The COVID-19 pandemic will continue to impact the global monitoring and forecasting capacity of the earth system. Partially suspended activities are causing a large loss in the observing capacity of the atmosphere and the oceans. Data gaps due to COVID-19 will have far-reaching consequences that need to be managed for public security and the science-based management of risks.
A contribution by Italian scientists Antonio Navarra and Nadia Pinardi, with their recommendations for government responses to the pandemic.
Over the past 50 years, the Earth Observing System’s capacity has been established by the space satellite industry, airline companies, and technological sensor development companies in alliance with the research and innovation community, including the science and engineering academic sectors.
This observing capacity allows us to forecast atmospheric and ocean weather, validate models for climate predictions, map the risk of extreme natural and man-induced events in the environment, reduce the risk of disasters, and facilitate science-based policies. Part of the system uses commercial activities as platforms of opportunity so as to decrease costs and increase benefits to both the public and private sectors.
COVID-19 has engendered a large loss in this observing capacity in particular from commercial airliners that contribute to the WMO Aircraft Meteorological Data Relay programme (AMDAR, see Fig. 1), which uses onboard sensors, computers and communications systems to automatically collect, process, format and transmit meteorological observations to ground stations via satellite or radio links. The number of observations sent to ground decreased in April 2020 from 14,000 to just over 2,000 by Lufthansa, and from 16,000 to zero by easyJet.
As climate- and ecological-monitoring projects go dark, data that stretches over decades will soon contain coronavirus-associated gaps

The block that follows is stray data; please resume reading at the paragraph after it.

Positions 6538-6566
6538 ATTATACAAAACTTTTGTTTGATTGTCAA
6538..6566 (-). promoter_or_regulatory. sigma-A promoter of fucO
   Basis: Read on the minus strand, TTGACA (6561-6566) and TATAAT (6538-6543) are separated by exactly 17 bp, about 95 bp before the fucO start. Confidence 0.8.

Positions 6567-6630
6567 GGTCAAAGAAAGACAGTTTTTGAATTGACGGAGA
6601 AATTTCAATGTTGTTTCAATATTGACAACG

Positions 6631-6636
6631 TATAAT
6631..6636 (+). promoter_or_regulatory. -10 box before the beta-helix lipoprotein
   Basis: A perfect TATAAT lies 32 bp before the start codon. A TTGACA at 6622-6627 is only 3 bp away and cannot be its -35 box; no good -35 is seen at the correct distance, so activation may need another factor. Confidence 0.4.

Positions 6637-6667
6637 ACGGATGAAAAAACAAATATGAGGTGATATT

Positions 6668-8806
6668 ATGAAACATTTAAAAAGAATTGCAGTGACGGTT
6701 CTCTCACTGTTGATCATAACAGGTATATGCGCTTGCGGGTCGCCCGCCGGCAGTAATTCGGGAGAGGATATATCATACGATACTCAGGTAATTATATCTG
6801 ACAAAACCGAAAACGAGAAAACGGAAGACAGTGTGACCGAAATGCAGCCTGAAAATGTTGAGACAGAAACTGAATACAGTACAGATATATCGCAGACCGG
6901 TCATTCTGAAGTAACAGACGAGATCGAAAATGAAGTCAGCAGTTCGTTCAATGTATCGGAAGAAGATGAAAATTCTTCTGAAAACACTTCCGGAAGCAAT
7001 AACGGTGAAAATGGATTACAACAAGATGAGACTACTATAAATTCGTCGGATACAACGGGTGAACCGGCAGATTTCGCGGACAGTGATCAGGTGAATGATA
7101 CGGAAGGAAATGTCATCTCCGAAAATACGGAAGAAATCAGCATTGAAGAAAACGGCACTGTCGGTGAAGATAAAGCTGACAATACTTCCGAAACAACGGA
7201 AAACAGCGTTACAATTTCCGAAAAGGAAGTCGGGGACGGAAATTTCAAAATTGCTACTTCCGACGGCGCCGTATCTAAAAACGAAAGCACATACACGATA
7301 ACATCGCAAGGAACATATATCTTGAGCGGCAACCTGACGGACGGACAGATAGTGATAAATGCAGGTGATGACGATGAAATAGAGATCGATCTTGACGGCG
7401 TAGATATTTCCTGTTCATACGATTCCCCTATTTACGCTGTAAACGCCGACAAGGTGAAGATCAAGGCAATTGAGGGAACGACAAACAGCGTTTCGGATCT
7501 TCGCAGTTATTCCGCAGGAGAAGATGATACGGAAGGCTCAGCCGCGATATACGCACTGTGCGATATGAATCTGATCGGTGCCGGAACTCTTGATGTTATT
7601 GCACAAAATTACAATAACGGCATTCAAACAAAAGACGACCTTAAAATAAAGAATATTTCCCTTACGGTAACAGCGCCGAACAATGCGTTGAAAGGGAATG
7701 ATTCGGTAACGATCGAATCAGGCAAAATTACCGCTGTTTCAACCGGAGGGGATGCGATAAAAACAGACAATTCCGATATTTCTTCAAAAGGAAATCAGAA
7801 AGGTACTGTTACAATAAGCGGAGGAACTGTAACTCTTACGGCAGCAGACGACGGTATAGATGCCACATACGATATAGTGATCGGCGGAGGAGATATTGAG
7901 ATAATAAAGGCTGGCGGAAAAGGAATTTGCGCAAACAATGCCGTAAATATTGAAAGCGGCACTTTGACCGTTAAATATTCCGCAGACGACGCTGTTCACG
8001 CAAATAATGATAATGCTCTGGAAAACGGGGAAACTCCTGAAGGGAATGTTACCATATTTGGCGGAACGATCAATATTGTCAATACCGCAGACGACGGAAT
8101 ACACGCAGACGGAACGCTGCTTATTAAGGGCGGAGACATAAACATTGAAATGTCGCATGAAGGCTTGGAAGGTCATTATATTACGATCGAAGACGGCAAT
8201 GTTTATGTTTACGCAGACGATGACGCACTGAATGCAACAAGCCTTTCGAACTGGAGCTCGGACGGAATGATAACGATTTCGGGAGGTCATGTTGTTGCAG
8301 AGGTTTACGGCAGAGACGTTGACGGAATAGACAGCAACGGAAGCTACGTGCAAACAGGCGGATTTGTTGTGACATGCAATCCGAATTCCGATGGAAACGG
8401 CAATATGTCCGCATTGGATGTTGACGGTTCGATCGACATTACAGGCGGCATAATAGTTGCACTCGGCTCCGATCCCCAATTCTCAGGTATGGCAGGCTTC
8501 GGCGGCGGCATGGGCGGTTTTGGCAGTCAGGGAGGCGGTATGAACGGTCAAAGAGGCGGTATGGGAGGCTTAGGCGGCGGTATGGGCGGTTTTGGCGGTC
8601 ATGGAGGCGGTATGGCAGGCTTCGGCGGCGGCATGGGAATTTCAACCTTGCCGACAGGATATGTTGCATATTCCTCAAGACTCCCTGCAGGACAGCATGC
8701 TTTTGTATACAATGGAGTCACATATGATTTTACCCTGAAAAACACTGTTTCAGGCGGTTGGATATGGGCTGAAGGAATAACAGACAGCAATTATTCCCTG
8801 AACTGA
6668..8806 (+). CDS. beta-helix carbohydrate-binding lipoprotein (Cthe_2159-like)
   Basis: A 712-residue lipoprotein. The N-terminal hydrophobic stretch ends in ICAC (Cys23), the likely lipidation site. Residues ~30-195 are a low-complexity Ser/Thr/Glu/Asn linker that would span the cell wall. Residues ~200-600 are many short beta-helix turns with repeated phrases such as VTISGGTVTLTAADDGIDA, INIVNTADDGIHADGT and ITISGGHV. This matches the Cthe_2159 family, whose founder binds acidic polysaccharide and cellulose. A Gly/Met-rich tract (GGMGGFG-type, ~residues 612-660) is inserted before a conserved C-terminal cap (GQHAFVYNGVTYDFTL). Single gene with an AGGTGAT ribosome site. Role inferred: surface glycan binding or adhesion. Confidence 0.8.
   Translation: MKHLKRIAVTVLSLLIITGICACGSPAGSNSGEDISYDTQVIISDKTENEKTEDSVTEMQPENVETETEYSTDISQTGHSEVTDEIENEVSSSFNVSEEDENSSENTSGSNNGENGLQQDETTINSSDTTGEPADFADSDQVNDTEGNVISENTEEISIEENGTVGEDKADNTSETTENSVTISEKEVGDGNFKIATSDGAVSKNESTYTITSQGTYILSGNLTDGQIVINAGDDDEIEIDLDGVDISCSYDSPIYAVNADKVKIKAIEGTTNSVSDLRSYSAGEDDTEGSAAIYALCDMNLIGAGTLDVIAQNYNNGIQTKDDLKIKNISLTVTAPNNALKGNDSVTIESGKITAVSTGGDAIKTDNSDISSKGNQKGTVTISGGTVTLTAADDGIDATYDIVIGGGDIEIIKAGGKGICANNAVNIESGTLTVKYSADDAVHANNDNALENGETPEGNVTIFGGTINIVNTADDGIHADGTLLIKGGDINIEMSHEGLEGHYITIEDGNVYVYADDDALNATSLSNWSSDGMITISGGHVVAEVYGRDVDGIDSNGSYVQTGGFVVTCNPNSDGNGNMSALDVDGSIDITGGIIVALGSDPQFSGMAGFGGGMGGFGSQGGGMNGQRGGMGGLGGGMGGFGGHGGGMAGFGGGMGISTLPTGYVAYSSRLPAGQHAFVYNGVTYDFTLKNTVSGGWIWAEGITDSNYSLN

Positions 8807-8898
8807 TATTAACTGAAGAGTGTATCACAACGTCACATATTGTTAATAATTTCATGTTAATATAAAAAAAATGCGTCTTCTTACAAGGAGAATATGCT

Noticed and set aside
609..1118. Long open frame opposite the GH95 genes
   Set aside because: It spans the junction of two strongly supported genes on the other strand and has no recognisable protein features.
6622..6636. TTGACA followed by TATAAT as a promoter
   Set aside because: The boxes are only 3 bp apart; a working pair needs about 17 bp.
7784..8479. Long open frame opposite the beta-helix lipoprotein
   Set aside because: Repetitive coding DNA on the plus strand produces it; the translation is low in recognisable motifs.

Another measurement program that is going to be affected by the COVID-19 pandemic is the surface drifting buoy program. These buoys are carried around by ocean currents and measure waves, and surface pressure among other climate variables. They are deployed using commercial vessels and have a finite lifetime so they need to be replaced with a specific protocol of deployment in time to maintain a fleet of about 1,200 drifting buoys around the world’s oceans. Due to the pandemic, almost no buoys were deployed in March and April. The reduced deployment is predicted to decrease even further in April. Therefore, the number of transmitting buoys in the ocean is expected to decrease by as much as 20% over the next 6 months.
A recent article in Nature News, reports that as climate- and ecological-monitoring projects go dark, data that stretches over decades will soon contain coronavirus-associated gaps. Scientists collecting data in offshore areas of the world’s ocean have to go to the station’s site about 2-4 times a year to replace/calibrate sensors, which are submerged in corrosive seawater, so that the measurement records maintain their accuracy and validity. These activities will be partially suspended due to the COVID-19 pandemic with far-reaching consequences for the time series integrity and the monitoring of earth system changes.
From the same article, the English Met Office reveals that the loss of aircraft observations will increase their forecast error by 1–2%, but also notes that, in areas where flights are typically more abundant, forecast accuracy might suffer even more.
The impacts of climate change and growing amount of weather-related disasters continue. The COVID-19 pandemic poses an additional challenge, and may exacerbate multi-hazard risks at a single country level
Dr. Peteri Taalas, secretary-general of the World Meteorological Organization, says: “The impacts of climate change and growing amount of weather-related disasters continue. The COVID-19 pandemic poses an additional challenge, and may exacerbate multi-hazard risks at a single country level. Therefore it is essential that governments pay attention to their national early warning and weather observing capacities despite the COVID-19 crisis”.
We hope Taalas’s message will be collected also by the Italian government that is formulating Phase 2 of the COVID response: we have to assess the potential effects of the pandemic on the Italian monitoring and forecasting system and work adequately to make sure it is re-instated so that it can continue to guarantee public security and the science-based management of risks.
This article was originally published on www.parliamoneora.it
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